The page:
I think the OP's point is that, yes an actual franchise QB is worth giving up a ton of picks for, but identifying said franchise QB coming out of college is not so easy, so it's not necessarily a good idea to trade, say, three number ones for the right to draft a college QB, because those making the pick are wrong far more often than they are right.  I can't think of a single team that's given up multiple first round picks to move up in the draft and then hit on a franchise QB with that pick.  The Texans, Chiefs and Bills all gave up far less to get their guys.  But maybe I'm forgetting someone.

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1 hour ago, DefenseWins said:

The Bills got Josh Allen for a whole lot less. They moved up from #12 to #7 for picks #12, #53, #56 and got pick #255 back in the trade with Tampa. Is three #1 future picks too much to give up for an unproven QB? Sure, I think Allen, as he has turned out, might be worth that many top picks but you could also end up with a Sam Darnold.

Any thoughts?

 

Let's not forget originally Beane had planned on giving the Broncos pick #12, pick #22 and a 2nd Round pick to move up to pick #5 to land Josh and a third round pick from the Broncos. Yet the Broncos chose to not take the deal when Bradley Chubb ended up being available and took him instead. I guess we could say that lucked out in ended up giving up less. 

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Of course QB is important.  But getting the right QB is what matters.  And you need the pieces around the QB to be successful, including the right coaching.  The Bills have done a great job coaching up Josh Allen.  Putting a scheme together that plays to his strengths, and surrounding him w talented WR's and a solid O line.  But with all those good pieces in play, we still fell short of the Super Bowl because our defense was not good enuf front to back.  (Yes Levi Wallace for all you Levi fans is not a solid starting NFL CB.  He is not the worst, but his lack of athleticism is a problem)  So yes QB is very important.  But you sure as hell better have a defense that can bring it also.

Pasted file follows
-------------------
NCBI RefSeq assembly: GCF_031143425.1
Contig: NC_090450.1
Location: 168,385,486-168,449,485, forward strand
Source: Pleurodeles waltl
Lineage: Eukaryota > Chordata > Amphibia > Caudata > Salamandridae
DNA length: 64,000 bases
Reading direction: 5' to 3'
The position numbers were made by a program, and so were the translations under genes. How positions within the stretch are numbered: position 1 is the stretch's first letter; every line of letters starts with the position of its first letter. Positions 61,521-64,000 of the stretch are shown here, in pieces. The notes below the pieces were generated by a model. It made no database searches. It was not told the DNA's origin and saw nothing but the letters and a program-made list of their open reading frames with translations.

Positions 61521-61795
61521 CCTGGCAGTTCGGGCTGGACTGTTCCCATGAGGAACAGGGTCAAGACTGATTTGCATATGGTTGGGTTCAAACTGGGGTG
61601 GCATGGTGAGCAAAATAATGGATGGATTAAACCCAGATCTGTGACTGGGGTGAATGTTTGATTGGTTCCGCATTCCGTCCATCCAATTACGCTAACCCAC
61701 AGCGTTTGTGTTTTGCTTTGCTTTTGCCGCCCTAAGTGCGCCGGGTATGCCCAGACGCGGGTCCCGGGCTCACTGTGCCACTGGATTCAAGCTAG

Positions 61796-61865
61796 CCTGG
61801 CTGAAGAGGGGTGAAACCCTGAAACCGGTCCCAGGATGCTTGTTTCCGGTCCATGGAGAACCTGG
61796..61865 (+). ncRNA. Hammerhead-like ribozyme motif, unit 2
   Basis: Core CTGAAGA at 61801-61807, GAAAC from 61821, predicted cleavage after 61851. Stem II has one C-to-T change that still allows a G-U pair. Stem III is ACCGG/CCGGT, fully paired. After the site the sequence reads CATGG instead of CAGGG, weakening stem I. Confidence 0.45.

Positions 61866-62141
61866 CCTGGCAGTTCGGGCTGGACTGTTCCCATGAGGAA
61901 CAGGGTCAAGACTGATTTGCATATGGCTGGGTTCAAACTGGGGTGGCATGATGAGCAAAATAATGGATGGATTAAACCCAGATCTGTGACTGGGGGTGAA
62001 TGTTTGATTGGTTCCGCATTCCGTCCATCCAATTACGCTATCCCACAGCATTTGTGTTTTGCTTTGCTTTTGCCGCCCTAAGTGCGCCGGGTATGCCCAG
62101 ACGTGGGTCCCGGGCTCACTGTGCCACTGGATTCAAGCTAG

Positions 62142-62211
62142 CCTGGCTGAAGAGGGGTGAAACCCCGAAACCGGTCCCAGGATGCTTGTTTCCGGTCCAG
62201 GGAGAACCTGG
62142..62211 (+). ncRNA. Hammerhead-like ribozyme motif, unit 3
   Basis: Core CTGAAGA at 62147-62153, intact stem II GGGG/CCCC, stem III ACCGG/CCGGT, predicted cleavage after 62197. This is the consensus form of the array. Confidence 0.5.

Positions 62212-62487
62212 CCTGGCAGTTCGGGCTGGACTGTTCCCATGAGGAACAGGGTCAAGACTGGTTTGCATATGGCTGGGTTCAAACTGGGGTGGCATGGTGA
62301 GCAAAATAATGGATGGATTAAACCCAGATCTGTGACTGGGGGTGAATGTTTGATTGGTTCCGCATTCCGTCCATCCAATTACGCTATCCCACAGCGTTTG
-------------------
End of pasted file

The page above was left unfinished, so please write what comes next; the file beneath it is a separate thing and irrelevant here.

But there is far too much hype about a lot of QB's that come out every year.  Lets see what they can do when there are defenders on the field covering their receivers and trying to knock their heads off.  (Which unfortunately is not allowed any longer)  For every Josh Allen there are far more Josh Rosens.  And scouting is definitely not an exact science.  What were the Dolphins thinking drafting Tua in the top 5?  He has no arm.  Lets call him the lefty Chad Pennington.  

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Yes, if you are confident in the QB. Most important player on the field, but if you find yourself in an EJ Manuel or Geno Atkins type of draft you’re better off staying put and drafting BPA. I see one QB worth three 1sts in this draft and that’s Trevor Lawrence. Would give up multiple picks for Trey Lance as well, but not three 1sts. Maybe swap 1sts and throw a 2nd in there with a mid round pick the next year.

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1 hour ago, Jobot said:

 

What I love about the NFL is there's no shortcut to being a super bowl contending team. (Maybe Brady is the only exception) But you have to win in the draft, free agency, player development, coaching, and scheme.. Sure you can hit on a few of these and make some noise in the playoffs, but the super bowl winners hit on all of these.

 

Have to agree.  Look at the jets of the last 3 years.  They missed on coaching, spent a ton on free agency - now they're right back where they started

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39 minutes ago, The Jokeman said:

Let's not forget originally Beane had planned on giving the Broncos pick #12, pick #22 and a 2nd Round pick to move up to pick #5 to land Josh and a third round pick from the Broncos. Yet the Broncos chose to not take the deal when Bradley Chubb ended up being available and took him instead. I guess we could say that lucked out in ended up giving up less. 

And even luckier that Elway was too dumb to draft Josh Allen instead of a defensive lineman, at a time when the Broncos really had no decent QB.